Virtual PC (VPC) techniques for developers

I’m starting my studies of Sharepoint and MOSS, so it occurred to me that creating a Microsoft Virtual PC image of Windows Server 2008 along with SQL Server 2008, Visual Studio 2008 SP1, and other useful tools would be a good idea. I’ve used VMWare and it’s great. But for a single developer who just wants a portable image that you can zip up and store on a USB stick, where you don’t need a whole virtualization infrastructure, VPC is ideal. One of the reasons I like it is that VPC doesn’t install a bunch of network drivers and Windows Services like VMWare Workstation or the free VMWare player.  VPC is nearly 100% “Self contained”, and doesn’t install any baggage at all on the host OS.

Also, Shawn Wildermuth told me that VPC runs faster, so I took him at his word.

The nice thing about all this is that the entire VPC control file and VHD expandable hard disk, with all of the software enumerated above,  7Zips down to just about 3GB – small enough to put on my  $7.99 Kingston Data Traveler 4GB USB stick that I got from buy.com (with the Google Checkout $10 rebate) – and leaves plenty of room for other stuff!

You can snag VPC from here. and the SP1 update here. Sorry, I don’t remember if the SP1 is a full install or whether you have to install VPC first.

One of the common mistakes developers make is to assume that a dynamic VHD hard disk will expand indefinitely. Nope! It will only expand to the initial maximum size you set when you created it. However, don’t despair! VHDResizer is a free tool that will take care of it!


HINT: After using VHDREsizer, you have to extend your C partition to include the new space!   Go to Computer Management --> Disk Management. You should see the extra space you added to the right of the C:/ drive.  Right click on the C:/ drive, then select Extend Volume. It should automatically add the new space.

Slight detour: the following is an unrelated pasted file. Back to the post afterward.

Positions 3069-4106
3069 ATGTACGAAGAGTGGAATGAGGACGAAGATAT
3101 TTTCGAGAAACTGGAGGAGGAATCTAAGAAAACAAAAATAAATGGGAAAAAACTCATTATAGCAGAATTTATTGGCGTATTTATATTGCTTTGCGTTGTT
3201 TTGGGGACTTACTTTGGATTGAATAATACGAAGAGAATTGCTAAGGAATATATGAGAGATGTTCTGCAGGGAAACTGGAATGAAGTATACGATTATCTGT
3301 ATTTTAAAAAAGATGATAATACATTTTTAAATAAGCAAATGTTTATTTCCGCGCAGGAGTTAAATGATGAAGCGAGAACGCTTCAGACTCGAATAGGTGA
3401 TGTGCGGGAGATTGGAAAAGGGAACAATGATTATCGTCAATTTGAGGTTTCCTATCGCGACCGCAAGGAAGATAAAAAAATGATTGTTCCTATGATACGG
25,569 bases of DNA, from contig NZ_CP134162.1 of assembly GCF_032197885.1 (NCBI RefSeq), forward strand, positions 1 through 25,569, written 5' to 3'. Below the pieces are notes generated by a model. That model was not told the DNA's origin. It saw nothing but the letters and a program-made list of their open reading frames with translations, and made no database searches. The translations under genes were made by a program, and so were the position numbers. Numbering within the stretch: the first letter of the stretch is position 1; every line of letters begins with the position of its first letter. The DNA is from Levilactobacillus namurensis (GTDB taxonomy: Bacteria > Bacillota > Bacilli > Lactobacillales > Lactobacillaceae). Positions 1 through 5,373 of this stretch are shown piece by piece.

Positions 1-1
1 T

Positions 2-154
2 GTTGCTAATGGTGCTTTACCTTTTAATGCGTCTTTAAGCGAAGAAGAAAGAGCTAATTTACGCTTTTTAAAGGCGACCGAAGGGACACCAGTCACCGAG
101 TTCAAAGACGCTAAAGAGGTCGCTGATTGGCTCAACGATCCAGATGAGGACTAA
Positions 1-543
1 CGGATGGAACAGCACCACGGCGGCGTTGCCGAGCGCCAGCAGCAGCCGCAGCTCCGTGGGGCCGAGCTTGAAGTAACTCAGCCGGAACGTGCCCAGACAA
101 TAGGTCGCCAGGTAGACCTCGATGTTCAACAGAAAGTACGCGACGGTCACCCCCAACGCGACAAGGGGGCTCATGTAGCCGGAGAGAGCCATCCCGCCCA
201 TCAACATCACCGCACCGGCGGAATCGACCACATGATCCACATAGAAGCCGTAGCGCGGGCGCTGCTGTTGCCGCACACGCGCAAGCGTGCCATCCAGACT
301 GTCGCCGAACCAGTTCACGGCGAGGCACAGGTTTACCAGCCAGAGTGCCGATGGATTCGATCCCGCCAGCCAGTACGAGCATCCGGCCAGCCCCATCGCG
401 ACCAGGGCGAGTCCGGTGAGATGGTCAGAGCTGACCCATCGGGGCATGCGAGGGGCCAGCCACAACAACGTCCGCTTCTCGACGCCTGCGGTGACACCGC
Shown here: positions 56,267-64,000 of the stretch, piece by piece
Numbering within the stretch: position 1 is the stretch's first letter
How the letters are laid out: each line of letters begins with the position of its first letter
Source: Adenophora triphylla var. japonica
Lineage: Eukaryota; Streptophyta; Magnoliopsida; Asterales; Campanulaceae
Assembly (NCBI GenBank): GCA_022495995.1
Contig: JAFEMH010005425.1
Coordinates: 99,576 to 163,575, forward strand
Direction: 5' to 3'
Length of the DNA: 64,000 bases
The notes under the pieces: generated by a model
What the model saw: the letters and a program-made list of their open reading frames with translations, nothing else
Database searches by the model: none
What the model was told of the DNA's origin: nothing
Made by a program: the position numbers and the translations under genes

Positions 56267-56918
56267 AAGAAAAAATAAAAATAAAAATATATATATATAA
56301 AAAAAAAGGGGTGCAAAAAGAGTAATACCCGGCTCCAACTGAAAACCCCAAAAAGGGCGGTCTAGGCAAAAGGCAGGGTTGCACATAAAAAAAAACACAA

My copy of Server 2008 on the VPC image is fully activated, and all the latest Windows Updates are applied. I’ve put it out on a network share so any of our devs who want this can simply install VPC, unzip my “thing”, and they’re good to go!  One neat thing I did was to modify the login policy to display the Administrator password right on the login message, so nobody who uses this will have to worry about finding the password to log-in. This will run on either Windows XP or Windows Vista.  You can even drag a file from the Host OS over into an Explorer window on the VPC and it will copy right over.  Plus, don’t forget that VMWare is capable of reading MS VPC VHD disk images. Have fun!

Codeplex SVN support

Recently my eggheadcafe.com site partner and I installed VisualSvn Server (free) and the newest AnkhSvn VisualStudio 2008 SCC –compliant plug-in (also free) and things have been working out famously. Coincidentally, I just saw that Codeplex now supports TortoiseSvn out of the box with no “bridge” or other installs.  That’s a real win!